Research Article: Reproducibility of corneal, macular and retinal nerve fiber layer thickness measurements using the iVue-100 optical coherence tomography

Date Published: December , 2017

Publisher: Makerere Medical School

Author(s): Khathutshelo P Mashige.


To determine the intra-session and inter-session reproducibility of corneal, macular and retinal nerve fiber layer thickness (RNFL) measurements with the iVue-100 optical coherence tomography in normal eyes.

These parameters were measured in the right eyes of 50 healthy participants with normal vision. Six scans each for corneal thickness, macular and optic nerve head were taken on one day (intra-session), followed by similar repeated measures on five separate days (inter-session). Reproducibility was computed using intra-class correlation coefficient (ICC), coefficient of variation (COV), and test-retest variability (TRV).

For intra-session reproducibility, the ICC, COV and TRV values for mean corneal thickness were 0.924, 2.82%, and 3.06 µm respectively. For the mean macular thickness, they were 0.978, 4.64% and 4.51 µm respectively, while for mean RNFL thickness they were 0.946, 3.19%, and 5.66 µm respectively. Inter-session values for mean corneal thickness were 0.926, 2.65% and 3.48 µm, and 0.916, 2.24% and 2.03 µm for mean macular thickness. For mean RNFL thickness, they were 0.962, 2.21%, and 4.72 µm respectively.

There was good reproducibility of all measured parameters. However, mean RNFL thickness measurements were the most reproducible, suggesting that this may be the best parameter to use to determine measured changes over time.

Partial Text

Corneal thickness measurements are important for the planning of refractive surgery, diagnosis of glaucoma, and for therapeutic applications such as monitoring corneal oedema and endothelial function.1 Accurate and reliable determination of macular and retinal nerve fiber layer (RNFL) thicknesses have become increasingly necessary in the diagnosis and management of macular and optic nerve head anomalies, respectively.1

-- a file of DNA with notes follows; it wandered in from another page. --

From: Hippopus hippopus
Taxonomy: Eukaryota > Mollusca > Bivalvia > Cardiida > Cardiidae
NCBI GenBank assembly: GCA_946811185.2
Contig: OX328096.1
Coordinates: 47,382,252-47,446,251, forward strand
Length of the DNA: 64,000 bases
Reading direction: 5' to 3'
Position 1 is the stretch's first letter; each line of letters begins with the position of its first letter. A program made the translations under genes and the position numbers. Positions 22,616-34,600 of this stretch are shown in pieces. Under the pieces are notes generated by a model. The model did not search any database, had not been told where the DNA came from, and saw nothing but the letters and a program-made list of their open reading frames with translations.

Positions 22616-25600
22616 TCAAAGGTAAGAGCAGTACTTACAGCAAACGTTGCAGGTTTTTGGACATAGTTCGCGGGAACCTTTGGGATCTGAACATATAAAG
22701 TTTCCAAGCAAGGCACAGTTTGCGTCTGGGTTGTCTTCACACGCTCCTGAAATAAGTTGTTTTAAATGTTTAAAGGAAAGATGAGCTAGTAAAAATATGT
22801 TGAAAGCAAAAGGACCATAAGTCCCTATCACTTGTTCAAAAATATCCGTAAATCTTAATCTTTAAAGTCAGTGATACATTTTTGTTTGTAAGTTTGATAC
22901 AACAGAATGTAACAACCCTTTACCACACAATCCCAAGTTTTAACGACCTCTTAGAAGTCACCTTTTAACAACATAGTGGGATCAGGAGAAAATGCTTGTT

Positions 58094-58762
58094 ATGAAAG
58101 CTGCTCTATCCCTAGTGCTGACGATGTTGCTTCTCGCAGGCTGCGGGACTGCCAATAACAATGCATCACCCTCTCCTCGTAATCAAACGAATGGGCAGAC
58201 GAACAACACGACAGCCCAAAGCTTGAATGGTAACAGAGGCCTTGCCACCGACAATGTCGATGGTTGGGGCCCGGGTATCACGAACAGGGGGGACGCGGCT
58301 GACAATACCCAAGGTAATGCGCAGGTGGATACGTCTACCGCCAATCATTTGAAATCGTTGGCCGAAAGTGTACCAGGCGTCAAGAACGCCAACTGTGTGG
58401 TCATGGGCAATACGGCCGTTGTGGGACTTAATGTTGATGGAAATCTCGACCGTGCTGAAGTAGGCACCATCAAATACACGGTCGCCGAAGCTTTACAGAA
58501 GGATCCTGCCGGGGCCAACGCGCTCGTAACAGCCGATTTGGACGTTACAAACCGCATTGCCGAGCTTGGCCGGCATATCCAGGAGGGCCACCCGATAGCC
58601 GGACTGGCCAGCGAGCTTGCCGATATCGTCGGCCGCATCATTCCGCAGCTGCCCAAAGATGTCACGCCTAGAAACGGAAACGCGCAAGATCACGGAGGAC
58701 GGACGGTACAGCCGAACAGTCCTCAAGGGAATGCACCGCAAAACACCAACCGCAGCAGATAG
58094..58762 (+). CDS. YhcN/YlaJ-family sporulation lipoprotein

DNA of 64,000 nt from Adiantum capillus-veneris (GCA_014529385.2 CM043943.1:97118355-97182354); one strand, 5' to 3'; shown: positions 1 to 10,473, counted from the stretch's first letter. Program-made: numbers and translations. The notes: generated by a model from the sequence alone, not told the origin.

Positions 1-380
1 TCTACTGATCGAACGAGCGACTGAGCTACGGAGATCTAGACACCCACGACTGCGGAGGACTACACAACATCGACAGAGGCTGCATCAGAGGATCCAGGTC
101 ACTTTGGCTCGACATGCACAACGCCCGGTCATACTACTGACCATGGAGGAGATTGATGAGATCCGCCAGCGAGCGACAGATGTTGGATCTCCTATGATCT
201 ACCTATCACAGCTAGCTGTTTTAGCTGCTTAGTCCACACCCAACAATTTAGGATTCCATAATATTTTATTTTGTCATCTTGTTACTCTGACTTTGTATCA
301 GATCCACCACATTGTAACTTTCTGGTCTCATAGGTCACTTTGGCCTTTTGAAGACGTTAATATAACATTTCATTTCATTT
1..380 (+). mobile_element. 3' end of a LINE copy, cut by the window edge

The study was approved by the University of KwaZulu-Natal’s Biomedical Research and Ethics Committee and adhered to the tenets of the Declaration of Helsinki. All participants gave written informed consent after the nature of the study had been explained to them. Participants were assured that their data would be presented anonymously to protect their identity. The study was conducted at the Discipline of Optometry, School of Health Science, University of KwaZulu-Natal, and a convenience sampling method was used to recruit 50 healthy participants from the employee pool and student population of the institution.

Fifty right eyes of 50 normal participants with a mean age of 26.6 ± 4.8 years (range, 19 to 38 years) were studied and analyzed. There were 25 women and 25 men, and 39 of whom were Black and 11 were Indians. For each participant six sets of results were obtained for each parameter; the parameters being the corneal, macular and RNFL thickness measurements in each quadrant. The OCT was well tolerated by all participants and their scans were good, with SSI values of above 70.

The iVue-100 is a relatively new generation SD-OCT device used to qualitatively and quantitatively assess ocular structures important to the pathogenesis and anatomical variations of several ocular diseases, and to identify approaches to successful treatment.11 Assessing the reproducibility of an instrument used for ophthalmic examination is important, as it affects the diagnostic accuracy and the ability to detect changes over time.12 Consequently, the goal of this study was to assess the reproducibility of the iVue-100 OCT corneal, macular and RNFL thickness measurements. To the best of the author’s knowledge, this is the first report on the reproducibility of these parameters using the iVue-100 OCT in normal subjects. The current study demonstrates that iVue-100 OCT corneal, macular, and RNFL thickness measurements are reproducible.




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